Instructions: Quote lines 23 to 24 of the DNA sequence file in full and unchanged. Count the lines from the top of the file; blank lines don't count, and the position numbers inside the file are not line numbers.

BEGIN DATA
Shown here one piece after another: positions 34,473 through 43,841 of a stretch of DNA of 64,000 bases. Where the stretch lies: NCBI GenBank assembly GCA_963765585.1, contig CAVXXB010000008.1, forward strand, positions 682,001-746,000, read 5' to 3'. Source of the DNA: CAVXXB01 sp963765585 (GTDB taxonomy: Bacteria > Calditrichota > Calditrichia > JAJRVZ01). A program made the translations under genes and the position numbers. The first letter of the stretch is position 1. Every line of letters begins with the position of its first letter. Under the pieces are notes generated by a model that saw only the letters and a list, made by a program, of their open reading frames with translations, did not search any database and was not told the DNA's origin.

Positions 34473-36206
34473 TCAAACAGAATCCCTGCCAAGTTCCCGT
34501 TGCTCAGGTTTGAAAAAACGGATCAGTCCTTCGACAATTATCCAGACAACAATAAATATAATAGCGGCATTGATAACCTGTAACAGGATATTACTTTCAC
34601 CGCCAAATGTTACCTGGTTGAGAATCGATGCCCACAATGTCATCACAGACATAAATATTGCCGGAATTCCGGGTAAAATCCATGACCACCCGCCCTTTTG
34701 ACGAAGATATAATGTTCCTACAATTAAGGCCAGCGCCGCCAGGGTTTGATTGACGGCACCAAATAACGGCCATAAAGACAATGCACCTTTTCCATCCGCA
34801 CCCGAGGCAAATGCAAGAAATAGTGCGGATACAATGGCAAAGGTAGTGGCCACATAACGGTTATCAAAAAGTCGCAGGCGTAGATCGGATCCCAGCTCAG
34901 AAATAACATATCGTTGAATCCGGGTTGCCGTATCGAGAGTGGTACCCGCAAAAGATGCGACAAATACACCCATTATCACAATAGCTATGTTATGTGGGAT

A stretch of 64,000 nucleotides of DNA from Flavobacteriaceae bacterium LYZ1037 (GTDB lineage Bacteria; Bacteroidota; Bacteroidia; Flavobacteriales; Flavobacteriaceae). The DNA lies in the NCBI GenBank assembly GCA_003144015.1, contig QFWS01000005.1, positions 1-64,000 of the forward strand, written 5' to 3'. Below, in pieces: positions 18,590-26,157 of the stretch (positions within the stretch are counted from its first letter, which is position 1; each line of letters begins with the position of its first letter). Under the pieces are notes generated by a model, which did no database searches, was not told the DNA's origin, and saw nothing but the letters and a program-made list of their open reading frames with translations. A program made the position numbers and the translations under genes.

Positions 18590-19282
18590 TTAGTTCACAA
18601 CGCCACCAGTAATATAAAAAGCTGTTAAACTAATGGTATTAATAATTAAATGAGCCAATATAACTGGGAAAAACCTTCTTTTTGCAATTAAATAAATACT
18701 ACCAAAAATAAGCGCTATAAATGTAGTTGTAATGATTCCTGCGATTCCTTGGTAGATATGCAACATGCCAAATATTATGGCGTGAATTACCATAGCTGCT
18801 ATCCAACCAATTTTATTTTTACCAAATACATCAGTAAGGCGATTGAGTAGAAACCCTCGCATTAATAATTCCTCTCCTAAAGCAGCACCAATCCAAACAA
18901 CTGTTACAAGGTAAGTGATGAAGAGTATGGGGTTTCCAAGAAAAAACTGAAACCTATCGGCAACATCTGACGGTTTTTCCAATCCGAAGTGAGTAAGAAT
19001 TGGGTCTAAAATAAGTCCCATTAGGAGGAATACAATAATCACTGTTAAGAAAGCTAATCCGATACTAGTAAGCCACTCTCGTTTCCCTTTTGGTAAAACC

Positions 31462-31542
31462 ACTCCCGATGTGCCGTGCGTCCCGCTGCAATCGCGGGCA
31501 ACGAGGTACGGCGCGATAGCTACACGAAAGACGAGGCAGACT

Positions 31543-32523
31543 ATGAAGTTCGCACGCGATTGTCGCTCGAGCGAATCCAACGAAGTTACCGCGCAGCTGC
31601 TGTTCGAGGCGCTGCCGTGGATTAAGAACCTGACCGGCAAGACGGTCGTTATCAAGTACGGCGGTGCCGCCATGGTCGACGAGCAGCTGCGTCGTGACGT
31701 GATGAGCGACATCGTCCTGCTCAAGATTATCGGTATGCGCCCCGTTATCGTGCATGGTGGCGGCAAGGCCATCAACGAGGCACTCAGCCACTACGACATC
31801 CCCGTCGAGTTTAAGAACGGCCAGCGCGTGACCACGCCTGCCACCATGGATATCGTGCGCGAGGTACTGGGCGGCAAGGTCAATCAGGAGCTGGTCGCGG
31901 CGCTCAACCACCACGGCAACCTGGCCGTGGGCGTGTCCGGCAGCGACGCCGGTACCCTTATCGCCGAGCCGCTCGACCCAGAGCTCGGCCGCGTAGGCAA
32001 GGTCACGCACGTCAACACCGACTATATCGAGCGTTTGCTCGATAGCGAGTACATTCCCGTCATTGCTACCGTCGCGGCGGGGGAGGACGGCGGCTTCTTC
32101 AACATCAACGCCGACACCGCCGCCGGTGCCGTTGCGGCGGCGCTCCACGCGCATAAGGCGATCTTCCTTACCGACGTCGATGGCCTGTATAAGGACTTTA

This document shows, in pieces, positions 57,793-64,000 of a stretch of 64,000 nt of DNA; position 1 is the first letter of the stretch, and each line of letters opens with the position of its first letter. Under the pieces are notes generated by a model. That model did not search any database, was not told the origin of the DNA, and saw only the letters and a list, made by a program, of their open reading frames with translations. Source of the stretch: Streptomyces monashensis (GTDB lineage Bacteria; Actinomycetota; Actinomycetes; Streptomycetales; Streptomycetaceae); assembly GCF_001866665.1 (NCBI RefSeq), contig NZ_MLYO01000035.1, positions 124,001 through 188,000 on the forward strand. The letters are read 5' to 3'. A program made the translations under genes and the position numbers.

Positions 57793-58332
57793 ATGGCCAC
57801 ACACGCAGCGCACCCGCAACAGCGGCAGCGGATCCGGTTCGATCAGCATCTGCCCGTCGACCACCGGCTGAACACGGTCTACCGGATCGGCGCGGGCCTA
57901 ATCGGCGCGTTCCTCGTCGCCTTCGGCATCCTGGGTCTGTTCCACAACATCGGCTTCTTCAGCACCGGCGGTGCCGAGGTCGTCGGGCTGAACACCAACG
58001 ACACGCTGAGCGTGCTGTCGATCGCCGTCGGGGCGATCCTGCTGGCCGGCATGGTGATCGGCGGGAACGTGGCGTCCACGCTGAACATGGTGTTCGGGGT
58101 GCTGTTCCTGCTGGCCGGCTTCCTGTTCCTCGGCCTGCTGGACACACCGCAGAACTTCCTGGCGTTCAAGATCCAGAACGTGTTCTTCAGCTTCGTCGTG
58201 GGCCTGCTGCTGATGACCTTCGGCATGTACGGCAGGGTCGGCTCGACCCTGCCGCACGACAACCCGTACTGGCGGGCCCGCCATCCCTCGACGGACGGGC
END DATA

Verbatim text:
31701 GATGAGCGACATCGTCCTGCTCAAGATTATCGGTATGCGCCCCGTTATCGTGCATGGTGGCGGCAAGGCCATCAACGAGGCACTCAGCCACTACGACATC
31801 CCCGTCGAGTTTAAGAACGGCCAGCGCGTGACCACGCCTGCCACCATGGATATCGTGCGCGAGGTACTGGGCGGCAAGGTCAATCAGGAGCTGGTCGCGG